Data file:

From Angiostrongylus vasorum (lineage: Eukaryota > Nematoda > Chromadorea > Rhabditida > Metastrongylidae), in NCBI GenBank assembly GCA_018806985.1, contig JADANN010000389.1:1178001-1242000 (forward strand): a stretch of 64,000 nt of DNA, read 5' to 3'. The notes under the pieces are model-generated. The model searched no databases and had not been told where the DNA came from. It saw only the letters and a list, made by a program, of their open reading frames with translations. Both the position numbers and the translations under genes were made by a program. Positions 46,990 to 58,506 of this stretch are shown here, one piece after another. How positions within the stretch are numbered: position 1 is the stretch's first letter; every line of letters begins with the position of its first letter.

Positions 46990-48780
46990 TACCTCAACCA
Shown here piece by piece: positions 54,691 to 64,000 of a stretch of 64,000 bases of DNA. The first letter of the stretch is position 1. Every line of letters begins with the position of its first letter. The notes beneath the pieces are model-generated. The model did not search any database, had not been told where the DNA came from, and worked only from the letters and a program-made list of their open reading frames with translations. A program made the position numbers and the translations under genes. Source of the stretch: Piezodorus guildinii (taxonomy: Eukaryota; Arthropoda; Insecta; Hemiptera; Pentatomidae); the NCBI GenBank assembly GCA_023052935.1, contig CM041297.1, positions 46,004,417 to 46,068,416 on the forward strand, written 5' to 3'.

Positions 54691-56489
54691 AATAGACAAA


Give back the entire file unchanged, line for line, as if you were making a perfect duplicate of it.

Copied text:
From Angiostrongylus vasorum (lineage: Eukaryota > Nematoda > Chromadorea > Rhabditida > Metastrongylidae), in NCBI GenBank assembly GCA_018806985.1, contig JADANN010000389.1:1178001-1242000 (forward strand): a stretch of 64,000 nt of DNA, read 5' to 3'. The notes under the pieces are model-generated. The model searched no databases and had not been told where the DNA came from. It saw only the letters and a list, made by a program, of their open reading frames with translations. Both the position numbers and the translations under genes were made by a program. Positions 46,990 to 58,506 of this stretch are shown here, one piece after another. How positions within the stretch are numbered: position 1 is the stretch's first letter; every line of letters begins with the position of its first letter.

Positions 46990-48780
46990 TACCTCAACCA
Shown here piece by piece: positions 54,691 to 64,000 of a stretch of 64,000 bases of DNA. The first letter of the stretch is position 1. Every line of letters begins with the position of its first letter. The notes beneath the pieces are model-generated. The model did not search any database, had not been told where the DNA came from, and worked only from the letters and a program-made list of their open reading frames with translations. A program made the position numbers and the translations under genes. Source of the stretch: Piezodorus guildinii (taxonomy: Eukaryota; Arthropoda; Insecta; Hemiptera; Pentatomidae); the NCBI GenBank assembly GCA_023052935.1, contig CM041297.1, positions 46,004,417 to 46,068,416 on the forward strand, written 5' to 3'.

Positions 54691-56489
54691 AATAGACAAA